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Tarsal tunnel syndrome (TTS) is the compression or squeezing of the tibial nerve, which runs through the tarsal tunnel on the inside of the ankle and leads into the foot, producing pain or a tingling sensation anywhere along the nerve’s pathway.
The tarsal tunnel is a narrow space that lies on the inside of the ankle, next to the anklebones, and protects the posterior tibial nerve, arteries, veins and tendons that run through it. As aggravation is inflicted upon these structures, swelling occurs, causing them to expand in the tunnel and putting stress and compression on the tibial nerve. This leads to tingling, burning, numbness or pain in areas of the lower leg.
Prevention of tarsal tunnel syndrome is largely based on avoiding stress or injury to the tibial nerve and reducing the possibility of aggravating the blood vessels and tendons that accompany the nerve in the tarsal tunnel.Prevention suggestions include:
Symptoms of tarsal tunnel syndrome may develop suddenly or progress gradually. Individuals may experience a range of symptoms:
Symptoms are often worsened by prolonged standing or walking, and after an active day. Though rest often alleviates symptoms, individuals with more severe cases of tarsal tunnel syndrome have reported that their pain is persistent even after rest, and is still present at night while he or she attempts to sleep.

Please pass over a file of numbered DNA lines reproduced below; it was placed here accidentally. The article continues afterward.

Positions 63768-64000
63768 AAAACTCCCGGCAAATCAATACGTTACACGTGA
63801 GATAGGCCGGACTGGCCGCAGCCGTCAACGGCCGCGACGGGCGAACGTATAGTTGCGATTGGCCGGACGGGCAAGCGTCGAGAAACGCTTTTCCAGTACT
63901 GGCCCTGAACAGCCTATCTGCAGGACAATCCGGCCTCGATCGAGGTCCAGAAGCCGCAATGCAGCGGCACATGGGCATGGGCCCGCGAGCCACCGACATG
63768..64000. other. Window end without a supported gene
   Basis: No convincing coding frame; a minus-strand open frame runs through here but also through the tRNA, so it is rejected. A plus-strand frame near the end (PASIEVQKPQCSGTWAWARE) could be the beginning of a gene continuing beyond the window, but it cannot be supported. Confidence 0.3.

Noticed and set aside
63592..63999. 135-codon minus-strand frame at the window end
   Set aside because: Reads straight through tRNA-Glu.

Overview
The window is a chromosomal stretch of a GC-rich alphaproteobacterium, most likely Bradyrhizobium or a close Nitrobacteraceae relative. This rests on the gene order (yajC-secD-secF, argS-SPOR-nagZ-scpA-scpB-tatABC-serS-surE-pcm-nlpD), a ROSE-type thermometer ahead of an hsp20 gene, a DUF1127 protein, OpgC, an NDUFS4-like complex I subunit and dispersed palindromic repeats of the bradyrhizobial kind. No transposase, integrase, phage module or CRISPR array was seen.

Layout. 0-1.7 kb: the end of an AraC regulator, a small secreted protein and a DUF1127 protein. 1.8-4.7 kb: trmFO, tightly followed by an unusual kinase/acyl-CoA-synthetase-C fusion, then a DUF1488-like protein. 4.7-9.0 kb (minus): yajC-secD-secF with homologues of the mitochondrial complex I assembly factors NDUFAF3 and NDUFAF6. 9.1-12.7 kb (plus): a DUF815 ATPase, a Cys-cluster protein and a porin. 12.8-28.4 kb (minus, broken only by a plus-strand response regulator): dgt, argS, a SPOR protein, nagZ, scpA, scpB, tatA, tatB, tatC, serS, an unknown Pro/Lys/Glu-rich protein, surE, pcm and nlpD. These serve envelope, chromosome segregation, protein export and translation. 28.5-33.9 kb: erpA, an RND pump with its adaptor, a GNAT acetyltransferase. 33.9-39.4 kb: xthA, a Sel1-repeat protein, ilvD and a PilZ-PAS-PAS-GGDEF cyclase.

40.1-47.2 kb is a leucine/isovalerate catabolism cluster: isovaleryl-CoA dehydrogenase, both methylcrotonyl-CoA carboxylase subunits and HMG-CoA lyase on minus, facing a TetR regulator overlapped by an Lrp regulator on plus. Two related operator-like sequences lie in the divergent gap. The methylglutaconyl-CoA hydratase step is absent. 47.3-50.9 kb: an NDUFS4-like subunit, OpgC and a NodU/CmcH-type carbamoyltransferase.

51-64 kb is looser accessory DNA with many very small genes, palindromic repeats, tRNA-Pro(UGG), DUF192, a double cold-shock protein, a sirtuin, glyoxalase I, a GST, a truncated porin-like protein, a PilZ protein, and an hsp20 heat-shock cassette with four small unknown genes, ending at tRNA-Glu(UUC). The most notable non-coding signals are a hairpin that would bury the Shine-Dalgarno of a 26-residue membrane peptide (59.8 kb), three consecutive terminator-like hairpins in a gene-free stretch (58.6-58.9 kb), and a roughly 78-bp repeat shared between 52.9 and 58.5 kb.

Tarsal tunnel syndrome diagnosis requires a physical examination, where a physician will evaluate an individual’s symptoms, review the patient’s medical history, and perform a thorough clinical evaluation and a variety of specialized tests, such as an MRI or nerve conduction study.A simple, yet efficient test that a physician will perform is the Tinel’s sign test, where a doctor will tap or apply pressure to the tibial nerve. If this contact stimulates a tingling or ‘pins and needles’ sensation in the foot or toes, the patient is deemed to have tarsal tunnel syndrome.
A variety of non-surgical treatment options are often used to reduce or eliminate symptoms, including:
When non-surgical treatments fail to alleviate or cure tarsal tunnel syndrome, our physicians will determine if surgery is necessary, and then select the appropriate procedure based on each individual’s condition.